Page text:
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Matthew goes in search of his Warhammer 40,000 years, but it's foggy today...
Having seen an invite arrive in my inbox to the Games Workshop Games Day and Golden Demon 2010, my eyes opened wide as a myriad of childhood memories came flooding back to me. Minutes, hours, days and months of my life were spent enthralled in everything the Warhammer 40,000 universe had to offer. However, as I grew, my passion diminished, to the point that it was almost non-existent. All that remained of my once life affirming hobby was a handful of models that were painted long ago.
When the tickets arrived the very next day my excitement was palpable. This was a chance to rekindle a lost part of my youth, at the same time as previewing a new Warhammer 40,000 movie and a new Space Marine video game. Even the journey on the train up to the Birmingham NEC was bearable with the knowledge that certain entertainment was just ahead. However, Sunday the 26th of September 2010 was not the day that I rediscovered a life long lost, rather it was the day that I realised that my childhood was well and truly dead.
As I walked around the centre amongst some of the spottiest children in all of the land, every single one of them with a delirious excitement etched amongst the scars of popped zits on their face, I realised that my childhood had long since vanished amongst a whirl of increasing responsibility and Clearasil. The universe that once drew me in with its grim and dark possibilities now seemed to be a distant and unreachable. No longer did the sight of thousands of perfectly painted figurines spark my imagination. Instead I was left wondering what the meaning of it all was.
Even the short trailer for the upcoming straight to DVD Ultramarines: The Movie, written by one of the Black Library’s finest authors, Dan Abnett, seemed to let me down. Although it features a strong voice cast with the likes of Terence Stamp, Sean Pertwee and John Hurt, the visuals struck me as a poorly finished Square Enix cut scene minus the bright colours. Moreover, the interaction of objects to surfaces revealed that while it can be called an admirable attempt, it doesn’t match the perfection of any Pixar production.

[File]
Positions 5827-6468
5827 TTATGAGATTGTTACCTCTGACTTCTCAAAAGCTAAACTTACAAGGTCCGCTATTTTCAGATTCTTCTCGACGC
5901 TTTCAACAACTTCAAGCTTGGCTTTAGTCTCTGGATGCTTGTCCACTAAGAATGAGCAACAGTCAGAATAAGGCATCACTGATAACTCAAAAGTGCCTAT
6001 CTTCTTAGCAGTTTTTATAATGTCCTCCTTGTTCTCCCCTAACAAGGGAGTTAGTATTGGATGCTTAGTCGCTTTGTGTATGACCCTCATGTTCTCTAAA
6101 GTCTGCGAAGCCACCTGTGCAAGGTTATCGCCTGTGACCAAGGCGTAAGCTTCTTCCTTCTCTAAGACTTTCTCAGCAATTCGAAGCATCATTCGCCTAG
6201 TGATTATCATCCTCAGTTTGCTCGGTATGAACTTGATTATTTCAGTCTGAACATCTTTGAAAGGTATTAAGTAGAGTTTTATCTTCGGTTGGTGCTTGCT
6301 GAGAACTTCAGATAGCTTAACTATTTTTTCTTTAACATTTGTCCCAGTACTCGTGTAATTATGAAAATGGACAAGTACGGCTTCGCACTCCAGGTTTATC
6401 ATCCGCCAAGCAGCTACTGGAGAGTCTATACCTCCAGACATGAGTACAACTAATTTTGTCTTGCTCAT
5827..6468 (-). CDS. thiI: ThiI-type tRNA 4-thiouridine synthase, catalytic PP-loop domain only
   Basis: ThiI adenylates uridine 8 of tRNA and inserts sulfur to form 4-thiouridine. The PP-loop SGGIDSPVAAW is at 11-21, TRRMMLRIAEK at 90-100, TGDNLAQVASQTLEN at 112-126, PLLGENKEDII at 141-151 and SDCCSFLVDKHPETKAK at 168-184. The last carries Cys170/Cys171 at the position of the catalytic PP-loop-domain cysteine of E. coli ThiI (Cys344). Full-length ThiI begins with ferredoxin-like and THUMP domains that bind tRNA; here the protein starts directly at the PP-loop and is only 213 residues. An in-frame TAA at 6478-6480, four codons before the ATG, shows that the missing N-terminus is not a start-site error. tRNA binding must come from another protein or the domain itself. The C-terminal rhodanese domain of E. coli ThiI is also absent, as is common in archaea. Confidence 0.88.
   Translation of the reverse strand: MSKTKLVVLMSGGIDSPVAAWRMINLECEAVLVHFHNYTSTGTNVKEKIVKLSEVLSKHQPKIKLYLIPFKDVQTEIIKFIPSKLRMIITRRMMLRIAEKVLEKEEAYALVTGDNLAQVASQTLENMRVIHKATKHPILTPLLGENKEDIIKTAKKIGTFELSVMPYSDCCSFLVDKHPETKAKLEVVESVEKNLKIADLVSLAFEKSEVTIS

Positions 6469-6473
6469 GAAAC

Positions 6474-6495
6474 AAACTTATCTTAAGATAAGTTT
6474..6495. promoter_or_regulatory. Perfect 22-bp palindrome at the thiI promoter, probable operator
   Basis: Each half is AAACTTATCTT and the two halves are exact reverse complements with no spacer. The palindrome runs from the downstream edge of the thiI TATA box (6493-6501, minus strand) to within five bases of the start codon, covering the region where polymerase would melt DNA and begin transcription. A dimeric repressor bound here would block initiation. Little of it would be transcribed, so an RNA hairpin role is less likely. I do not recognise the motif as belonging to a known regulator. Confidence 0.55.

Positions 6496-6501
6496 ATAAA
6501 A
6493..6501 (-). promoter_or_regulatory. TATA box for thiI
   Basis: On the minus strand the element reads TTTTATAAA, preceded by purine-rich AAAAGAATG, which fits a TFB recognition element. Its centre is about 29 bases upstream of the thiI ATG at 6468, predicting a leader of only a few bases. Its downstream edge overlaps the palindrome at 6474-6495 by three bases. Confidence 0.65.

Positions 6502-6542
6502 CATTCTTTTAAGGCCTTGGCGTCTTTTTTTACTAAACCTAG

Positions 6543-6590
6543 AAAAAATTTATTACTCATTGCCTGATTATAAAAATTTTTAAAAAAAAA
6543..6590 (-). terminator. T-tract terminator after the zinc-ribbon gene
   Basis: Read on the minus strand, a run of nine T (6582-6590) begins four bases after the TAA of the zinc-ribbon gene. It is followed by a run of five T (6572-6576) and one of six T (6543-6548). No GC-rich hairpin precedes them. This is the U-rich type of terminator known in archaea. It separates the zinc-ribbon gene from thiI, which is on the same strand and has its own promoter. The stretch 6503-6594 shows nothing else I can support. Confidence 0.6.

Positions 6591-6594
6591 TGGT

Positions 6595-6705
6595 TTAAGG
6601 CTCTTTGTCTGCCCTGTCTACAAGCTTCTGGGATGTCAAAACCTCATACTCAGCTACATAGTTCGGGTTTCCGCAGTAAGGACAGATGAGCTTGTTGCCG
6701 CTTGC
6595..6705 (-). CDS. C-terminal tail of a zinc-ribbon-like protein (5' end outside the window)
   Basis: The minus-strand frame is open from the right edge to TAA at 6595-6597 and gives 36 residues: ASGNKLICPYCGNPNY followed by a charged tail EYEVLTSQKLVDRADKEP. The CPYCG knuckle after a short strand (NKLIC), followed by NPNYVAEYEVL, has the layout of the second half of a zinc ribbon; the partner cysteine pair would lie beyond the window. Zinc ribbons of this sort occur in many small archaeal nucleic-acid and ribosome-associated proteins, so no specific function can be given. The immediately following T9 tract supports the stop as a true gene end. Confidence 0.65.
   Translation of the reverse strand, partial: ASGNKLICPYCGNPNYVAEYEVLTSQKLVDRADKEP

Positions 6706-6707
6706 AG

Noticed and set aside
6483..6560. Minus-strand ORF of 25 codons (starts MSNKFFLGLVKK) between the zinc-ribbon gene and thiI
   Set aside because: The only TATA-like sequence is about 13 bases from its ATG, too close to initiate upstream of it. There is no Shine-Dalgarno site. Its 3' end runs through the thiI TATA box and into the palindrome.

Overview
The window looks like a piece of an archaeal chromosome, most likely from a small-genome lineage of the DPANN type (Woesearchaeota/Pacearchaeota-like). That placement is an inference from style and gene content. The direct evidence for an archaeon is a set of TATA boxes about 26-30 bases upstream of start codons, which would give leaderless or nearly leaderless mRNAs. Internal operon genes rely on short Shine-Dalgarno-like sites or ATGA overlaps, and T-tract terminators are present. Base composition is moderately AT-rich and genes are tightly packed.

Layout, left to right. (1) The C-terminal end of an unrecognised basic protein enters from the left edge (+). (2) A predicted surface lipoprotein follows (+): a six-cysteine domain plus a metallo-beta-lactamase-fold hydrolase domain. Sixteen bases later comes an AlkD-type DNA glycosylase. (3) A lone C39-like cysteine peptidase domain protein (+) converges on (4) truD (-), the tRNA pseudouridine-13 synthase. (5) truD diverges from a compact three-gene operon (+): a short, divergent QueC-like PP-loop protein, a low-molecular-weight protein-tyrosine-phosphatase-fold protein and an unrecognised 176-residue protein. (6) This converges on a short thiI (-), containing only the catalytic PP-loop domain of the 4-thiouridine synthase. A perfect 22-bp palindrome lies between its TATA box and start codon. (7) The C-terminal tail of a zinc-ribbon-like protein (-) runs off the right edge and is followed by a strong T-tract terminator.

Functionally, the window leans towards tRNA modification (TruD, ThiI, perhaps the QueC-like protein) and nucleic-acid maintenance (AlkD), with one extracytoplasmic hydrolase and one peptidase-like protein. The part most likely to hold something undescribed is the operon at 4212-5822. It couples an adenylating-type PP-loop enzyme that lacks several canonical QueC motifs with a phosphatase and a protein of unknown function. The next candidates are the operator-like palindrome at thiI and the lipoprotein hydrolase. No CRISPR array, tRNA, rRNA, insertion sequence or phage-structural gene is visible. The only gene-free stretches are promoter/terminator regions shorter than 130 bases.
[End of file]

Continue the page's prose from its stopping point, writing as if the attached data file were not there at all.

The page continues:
Furthermore, THQ’s latest trailer for their new Space Marine third-person action-shooter simply enhanced my belief that THQ are still a long way from creating a triple-A title. Admittedly the footage on show displays an alternative game type from the norm—no chest high walls to use as cover, for example, as you are the cover—and it appears that the gameplay may be somewhat entertaining, yet the depth to the title looks severely limited. It does capture some of the core essence that makes Warhammer 40,000 special to so many, but it’s too cautious and unwilling to break the mold to really push on with regards to sale figures.
As I journeyed back on the train I was in a somewhat subdued mood. Had I really lost my inner child, or am I now too aware of other entertainment sources to appreciate Games Workshop’s crown jewel? Perhaps it’s a bit from the former and the latter, but it may also be that I have become lazy in my search for fantasy realms. It has become all too easy to slip into the world of the biggest new videogame, the hottest new movie release, with the effort of imagination removed from my poor overworked mind. Despite their best intentions though, we as consumers have become accustomed to other people conjuring worlds for us. Is this a bad thing? I’ll let you decide.
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